Publication: February 14th 2019, Self-Published Pages: 278 Purchase: Amazon | Goodreads Attempted murder, that's how sixteen-year-old Princess Charlotte's engagement starts. It seems like the only thing she has in common with Prince Young of Vires is their mutual discontent. When her kingdom's attacked, Charlotte's parents renegotiate her hand in marriage to a handsome stranger with a sinister plan. With the people Charlotte loves dying around her, and her kingdom's future at stake, the only person she can turn to is the prince she betrayed. But, should she save her kingdom or her heart? One must fall.
I received a copy of Kingdom Cold free from Netgalley. This does not affect my opinion of this novel.
We can’t know the future. We can only do our best in the moment
Kingdom Cold is an easy and fast-paced YA fantasy novel set against an Arthurian back-drop. Brittni Chenelle has a nice writing style that flows easily, and allows the reader to fly through the book pretty quickly.
However, I felt like this novel could have done with some heavier editing. There was one too many POVs in Kingdom Cold and, with none of the character’s voices feeling particularly distinctive, it sometimes became a little confusing if I forgot to check whose chapter it was when reading — especially when a fair portion of the first part of book was dual-perspective, and then suddenly three more perspectives were added out of the blue. The pacing was also an issue for me, with the timing making little sense (like how fast journeys were made), and many of the scene changes feeling clunky and abrupt.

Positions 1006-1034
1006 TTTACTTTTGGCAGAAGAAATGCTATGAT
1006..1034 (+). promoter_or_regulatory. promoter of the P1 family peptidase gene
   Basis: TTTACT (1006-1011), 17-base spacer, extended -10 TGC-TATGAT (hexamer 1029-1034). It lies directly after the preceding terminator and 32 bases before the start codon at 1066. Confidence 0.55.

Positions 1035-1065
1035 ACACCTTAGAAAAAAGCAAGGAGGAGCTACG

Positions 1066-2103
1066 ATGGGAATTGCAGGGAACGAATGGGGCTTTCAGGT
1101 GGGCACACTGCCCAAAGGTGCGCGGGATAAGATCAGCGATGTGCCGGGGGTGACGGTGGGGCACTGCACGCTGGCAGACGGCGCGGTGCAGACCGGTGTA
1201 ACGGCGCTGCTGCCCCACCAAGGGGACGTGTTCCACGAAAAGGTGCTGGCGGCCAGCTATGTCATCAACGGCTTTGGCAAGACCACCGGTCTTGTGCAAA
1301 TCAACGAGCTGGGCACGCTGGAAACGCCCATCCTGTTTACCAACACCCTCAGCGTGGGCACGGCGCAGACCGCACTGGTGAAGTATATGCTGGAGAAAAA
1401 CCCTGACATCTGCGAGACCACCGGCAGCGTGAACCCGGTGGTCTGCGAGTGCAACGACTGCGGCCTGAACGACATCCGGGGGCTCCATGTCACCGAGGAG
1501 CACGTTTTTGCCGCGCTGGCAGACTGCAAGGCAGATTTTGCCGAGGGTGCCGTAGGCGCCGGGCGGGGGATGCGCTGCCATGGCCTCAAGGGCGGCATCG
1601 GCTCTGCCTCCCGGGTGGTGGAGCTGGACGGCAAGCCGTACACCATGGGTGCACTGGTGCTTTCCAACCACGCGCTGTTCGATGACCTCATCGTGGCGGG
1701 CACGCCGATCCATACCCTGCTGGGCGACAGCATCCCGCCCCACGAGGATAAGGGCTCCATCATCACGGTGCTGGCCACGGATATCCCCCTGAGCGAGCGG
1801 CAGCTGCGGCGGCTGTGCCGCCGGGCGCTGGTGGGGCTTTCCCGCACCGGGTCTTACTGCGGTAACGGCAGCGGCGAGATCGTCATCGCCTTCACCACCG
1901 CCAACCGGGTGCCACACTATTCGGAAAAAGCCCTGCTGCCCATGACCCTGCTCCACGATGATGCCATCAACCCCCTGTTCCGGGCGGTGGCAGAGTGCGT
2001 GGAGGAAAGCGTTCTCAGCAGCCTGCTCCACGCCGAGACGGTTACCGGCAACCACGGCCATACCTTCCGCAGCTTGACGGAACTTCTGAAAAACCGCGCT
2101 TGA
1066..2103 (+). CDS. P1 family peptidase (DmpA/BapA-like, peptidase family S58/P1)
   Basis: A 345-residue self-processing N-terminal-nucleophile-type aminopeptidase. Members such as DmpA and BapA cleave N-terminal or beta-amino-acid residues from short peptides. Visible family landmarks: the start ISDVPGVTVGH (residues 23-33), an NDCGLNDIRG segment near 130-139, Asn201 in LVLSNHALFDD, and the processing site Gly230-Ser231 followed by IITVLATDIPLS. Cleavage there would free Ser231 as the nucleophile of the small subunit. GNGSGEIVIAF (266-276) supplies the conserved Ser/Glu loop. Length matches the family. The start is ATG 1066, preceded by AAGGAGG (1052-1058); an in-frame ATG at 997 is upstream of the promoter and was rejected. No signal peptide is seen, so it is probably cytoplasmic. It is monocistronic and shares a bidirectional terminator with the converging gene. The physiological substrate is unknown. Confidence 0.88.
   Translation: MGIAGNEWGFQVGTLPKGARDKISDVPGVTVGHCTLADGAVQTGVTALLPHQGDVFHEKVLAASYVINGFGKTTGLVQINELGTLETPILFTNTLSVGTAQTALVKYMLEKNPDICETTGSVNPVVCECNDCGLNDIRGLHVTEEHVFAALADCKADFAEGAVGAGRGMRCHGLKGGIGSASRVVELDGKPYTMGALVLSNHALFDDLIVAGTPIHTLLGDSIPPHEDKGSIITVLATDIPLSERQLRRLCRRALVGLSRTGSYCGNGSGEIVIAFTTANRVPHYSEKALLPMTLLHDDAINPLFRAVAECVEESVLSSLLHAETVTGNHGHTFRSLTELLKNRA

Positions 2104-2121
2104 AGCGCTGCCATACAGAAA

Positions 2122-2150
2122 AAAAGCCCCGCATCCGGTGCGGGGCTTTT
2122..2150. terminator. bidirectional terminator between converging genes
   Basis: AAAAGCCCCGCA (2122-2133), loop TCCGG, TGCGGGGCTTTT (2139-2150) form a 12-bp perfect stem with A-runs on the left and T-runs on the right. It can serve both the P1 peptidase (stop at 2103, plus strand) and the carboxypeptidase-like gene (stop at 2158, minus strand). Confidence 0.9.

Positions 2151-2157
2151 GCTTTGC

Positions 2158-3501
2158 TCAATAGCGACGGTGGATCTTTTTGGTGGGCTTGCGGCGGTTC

Lastly, Kingdom Cold suffered heavily from insta-love, which I really can’t stand when reading novels. Plenty of YA authors have managed to write realistic, fleshed-out romances without resorting to this awful trope, and I wish more would take note. I also found it difficult to connect with the characters, and that made their adoration for each other all the less believable.
Overall, I think Kingdom Cold had the potential to be a decent YA fantasy novel but, in the end, fell short and failed to bring anything new to the table.
Trapped like a thief in my childhood home, the walls caved in around me. My father’s sudden departure. Something dark tore through me.
— Shaunna x